Putting the Pieces Back Together
By 1975, the Turkish Cypriot portion of the island was self-governing and renamed itself the Turkish Federated State of Cyprus. Adopting a new constitution, it declared itself in 1983 the Turkish Republic of Northern Cyprus (TRNC). Despite the fact that the TRNC openly and continually sought to re-establish the defunct partnership state in the form of a federation that could provide security guarantees to the Turkish Cypriots, the Greek Cypriot side, however, continued to pursue their goal of extending Greek sovereignty over the entire island.
Over the years, numerous UN proposals envisaging a federal settlement were rejected by the Greek Cypriot leadership. This includes the 1985-86 Draft Framework Agreement, the UN-sponsored Set of Ideas of 1992 as well as the package of Confidence Building Measures of 1994. It was not the Turkish Cypriot side; but rather, the Greek Cypriot side that displayed a lack of interest and commitment to a negotiated settlement.
The UN Secretary General’s Reunification Plan is Rejected by the Greek Cypriots
A unique opportunity to break the stalemate emerged with the UN Comprehensive Settlement Plan of March 31, 2004. The so-called “Annan Plan”, based on a bi-zonal partnership and political equality, foresaw the establishment of a federal government and two Constituent States, namely “the Greek Cypriot State” and “the Turkish Cypriot State”. The 1960 Treaty of Guarantee would remain without any change and the number of Greek and Turkish troops on the Island would gradually be reduced to a very small number.
When the Annan Plan was submitted to the two sides in simultaneous referenda, it was approved by 65% of the Turkish Cypriots, but rejected by an overwhelming 76% of Greek Cypriots. This rejection, once again made clear that neither the Greek Cypriot people nor their leaders were ready to share power with the Turkish Cypriots on the basis of equality. The Turkish Cypriot side, on the other hand, had signaled its continuing desire to resolve the problem. Nevertheless, the Greek Cypriots were rewarded days later with admission to the European Union while the Turkish Cypriots were punished with a continued economic blockade. This situation was aptly summarized by Ben Chapman, Member of Parliament of the UK House of Commons: “Turkish Cypriots, who had voted for the Plan were punished with isolation and the Greek Cypriots, who voted negatively were rewarded with EU membership. The situation has reached upside down proportions” (Ben Chapman, Labour MP in the UK House of Commons, British Parliamentary Debates on Cyprus, January 10, 2007).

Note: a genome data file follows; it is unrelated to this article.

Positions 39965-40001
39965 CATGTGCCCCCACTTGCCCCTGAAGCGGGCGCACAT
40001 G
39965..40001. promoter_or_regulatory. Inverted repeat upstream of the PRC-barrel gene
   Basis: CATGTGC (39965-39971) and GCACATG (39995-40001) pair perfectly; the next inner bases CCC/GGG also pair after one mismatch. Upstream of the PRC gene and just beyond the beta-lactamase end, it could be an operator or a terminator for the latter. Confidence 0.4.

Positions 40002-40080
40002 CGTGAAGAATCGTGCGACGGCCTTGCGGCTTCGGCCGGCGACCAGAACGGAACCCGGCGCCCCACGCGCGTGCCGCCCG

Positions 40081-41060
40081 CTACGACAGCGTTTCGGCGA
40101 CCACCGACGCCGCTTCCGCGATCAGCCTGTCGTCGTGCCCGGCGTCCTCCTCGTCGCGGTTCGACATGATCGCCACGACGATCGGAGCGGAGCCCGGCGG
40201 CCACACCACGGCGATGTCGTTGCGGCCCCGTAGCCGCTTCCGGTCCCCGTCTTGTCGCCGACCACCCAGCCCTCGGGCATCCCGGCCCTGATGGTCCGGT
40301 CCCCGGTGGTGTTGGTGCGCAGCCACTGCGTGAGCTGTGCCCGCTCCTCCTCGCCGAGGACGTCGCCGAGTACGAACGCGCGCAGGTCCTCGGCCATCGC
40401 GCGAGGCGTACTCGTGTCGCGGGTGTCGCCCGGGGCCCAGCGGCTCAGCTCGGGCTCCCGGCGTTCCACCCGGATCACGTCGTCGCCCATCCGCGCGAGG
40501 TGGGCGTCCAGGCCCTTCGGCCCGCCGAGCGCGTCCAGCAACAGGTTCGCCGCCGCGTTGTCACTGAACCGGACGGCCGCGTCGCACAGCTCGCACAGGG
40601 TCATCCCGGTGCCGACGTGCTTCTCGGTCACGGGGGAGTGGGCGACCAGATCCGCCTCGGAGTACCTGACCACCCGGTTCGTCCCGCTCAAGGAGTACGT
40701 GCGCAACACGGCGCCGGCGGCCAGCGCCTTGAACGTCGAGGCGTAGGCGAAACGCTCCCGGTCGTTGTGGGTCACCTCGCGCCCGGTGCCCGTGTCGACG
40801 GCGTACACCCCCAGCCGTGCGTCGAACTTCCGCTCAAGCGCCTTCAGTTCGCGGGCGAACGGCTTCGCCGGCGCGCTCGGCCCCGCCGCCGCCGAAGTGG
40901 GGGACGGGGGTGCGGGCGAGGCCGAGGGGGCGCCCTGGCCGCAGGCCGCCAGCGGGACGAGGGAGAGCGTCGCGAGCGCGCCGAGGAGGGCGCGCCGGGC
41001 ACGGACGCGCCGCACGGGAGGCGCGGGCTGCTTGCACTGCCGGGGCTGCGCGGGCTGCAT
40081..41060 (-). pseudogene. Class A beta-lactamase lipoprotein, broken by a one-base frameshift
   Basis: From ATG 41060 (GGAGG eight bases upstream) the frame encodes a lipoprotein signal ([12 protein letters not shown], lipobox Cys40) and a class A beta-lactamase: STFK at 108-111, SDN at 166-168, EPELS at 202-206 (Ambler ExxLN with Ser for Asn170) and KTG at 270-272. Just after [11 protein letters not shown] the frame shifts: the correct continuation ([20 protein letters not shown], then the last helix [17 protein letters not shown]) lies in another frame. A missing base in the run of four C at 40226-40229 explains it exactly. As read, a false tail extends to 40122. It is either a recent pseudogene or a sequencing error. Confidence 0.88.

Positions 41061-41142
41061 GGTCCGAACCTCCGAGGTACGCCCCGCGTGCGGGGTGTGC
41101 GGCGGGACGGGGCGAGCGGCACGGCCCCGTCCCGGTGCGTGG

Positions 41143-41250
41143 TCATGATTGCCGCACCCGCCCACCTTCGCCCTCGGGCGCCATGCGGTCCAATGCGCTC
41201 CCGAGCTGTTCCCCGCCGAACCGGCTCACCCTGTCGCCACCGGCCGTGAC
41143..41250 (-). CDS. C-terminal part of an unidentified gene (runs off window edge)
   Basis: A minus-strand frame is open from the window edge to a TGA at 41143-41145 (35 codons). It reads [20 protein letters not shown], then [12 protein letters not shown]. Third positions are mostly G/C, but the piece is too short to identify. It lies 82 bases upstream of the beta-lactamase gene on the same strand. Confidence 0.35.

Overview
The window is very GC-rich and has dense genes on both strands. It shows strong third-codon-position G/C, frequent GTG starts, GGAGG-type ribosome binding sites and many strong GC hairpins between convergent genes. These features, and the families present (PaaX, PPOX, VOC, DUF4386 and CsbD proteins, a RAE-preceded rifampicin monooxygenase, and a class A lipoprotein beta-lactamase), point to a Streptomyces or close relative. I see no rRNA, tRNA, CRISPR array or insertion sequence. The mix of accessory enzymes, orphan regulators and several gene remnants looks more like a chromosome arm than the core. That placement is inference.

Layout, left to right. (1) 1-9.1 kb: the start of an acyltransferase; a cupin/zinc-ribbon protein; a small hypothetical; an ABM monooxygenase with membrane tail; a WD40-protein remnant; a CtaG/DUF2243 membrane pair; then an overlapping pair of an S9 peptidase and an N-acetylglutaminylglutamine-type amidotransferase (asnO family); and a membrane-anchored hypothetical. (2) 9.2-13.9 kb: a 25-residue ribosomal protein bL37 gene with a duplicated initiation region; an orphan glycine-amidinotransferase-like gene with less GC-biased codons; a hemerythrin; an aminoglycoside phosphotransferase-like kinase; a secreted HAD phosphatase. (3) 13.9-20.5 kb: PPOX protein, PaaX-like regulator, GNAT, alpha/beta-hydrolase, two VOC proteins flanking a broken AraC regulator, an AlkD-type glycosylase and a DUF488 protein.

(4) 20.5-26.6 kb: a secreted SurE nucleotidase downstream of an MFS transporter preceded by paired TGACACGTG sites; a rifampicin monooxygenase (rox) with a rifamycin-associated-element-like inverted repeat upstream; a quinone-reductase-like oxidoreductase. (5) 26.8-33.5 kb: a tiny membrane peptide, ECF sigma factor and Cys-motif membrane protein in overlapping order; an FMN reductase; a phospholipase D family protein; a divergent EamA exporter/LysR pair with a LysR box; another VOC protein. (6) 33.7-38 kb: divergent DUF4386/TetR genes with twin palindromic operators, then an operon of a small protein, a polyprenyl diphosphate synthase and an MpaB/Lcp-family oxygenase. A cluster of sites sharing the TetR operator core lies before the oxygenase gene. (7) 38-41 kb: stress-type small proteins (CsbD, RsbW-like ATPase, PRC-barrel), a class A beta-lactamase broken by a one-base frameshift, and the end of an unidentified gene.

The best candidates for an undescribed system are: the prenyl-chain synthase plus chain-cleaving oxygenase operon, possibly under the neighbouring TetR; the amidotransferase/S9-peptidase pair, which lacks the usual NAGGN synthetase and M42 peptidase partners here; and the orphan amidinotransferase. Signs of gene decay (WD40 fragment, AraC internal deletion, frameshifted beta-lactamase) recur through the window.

As former UN Secretary General Kofi Annan has rightly stated, the referenda results had undone whatever rationale may have existed for pressuring and isolating the Turkish Cypriots. Accordingly, he called upon the international community to cooperate both bilaterally and in international bodies to “eliminate unnecessary restrictions and barriers that have the effect of isolating the Turkish Cypriots and impeding their development” (United Nations Security Council. Report of the Secretary-General on his Mission of Good Offices in Cyprus (S/2004/437) 28 May 2004). This stance was echoed by the Council of Europe which clearly stated that “the Turkish Cypriots’ international isolation must cease” (Council of Europe Parliamentary Assembly Draft Resolution, Doc 10161, April 27, 2004). The European Union set forth a similar policy having expressed that it is “determined to put an end to the isolation of the Turkish Cypriot community and to facilitate the reunification of Cyprus by encouraging the economic development of the Turkish Cypriot community.”(EU General Affairs Council, 2576th Council Meeting, Council Conclusion on Cyprus, April 26, 2004).
Despite these appraisals and the promises made the unjust isolation of the Turkish Cypriot remains.
Renewed Negotiations Since 2008
Greek Cypriot leader Demetris Christofias and former Turkish Cypriot President Mehmet Ali Talat launched a new round of negotiations in 2008. Six working groups and seven technical committees are addressing every aspect of the Cyprus problem and how to create a working solution for all of the islands residents. Just three days after assuming office on April 18, 2010, the current Turkish Cypriot President, Dervis Eroglu, sent a letter to UN Secretary General Ban Ki-Moon expressing that that the current framework of the negotiation process enjoys the full support of the Turkish Cypriot people. Till this day, the Turkish Cypriots have remained steadfast in their commitment to settle the Cyprus problem.
The basic UN parameters of bi-communality, bi-zonality and political equality continue to provide the essential elements for reaching a solution to the problem. The readiness of the Greek Cypriot side to accept these UN principles and engage constructively in the ongoing negotiations will greatly determine whether the present talks produce an acceptable and lasting settlement in Cyprus or whether they drag on inconclusively.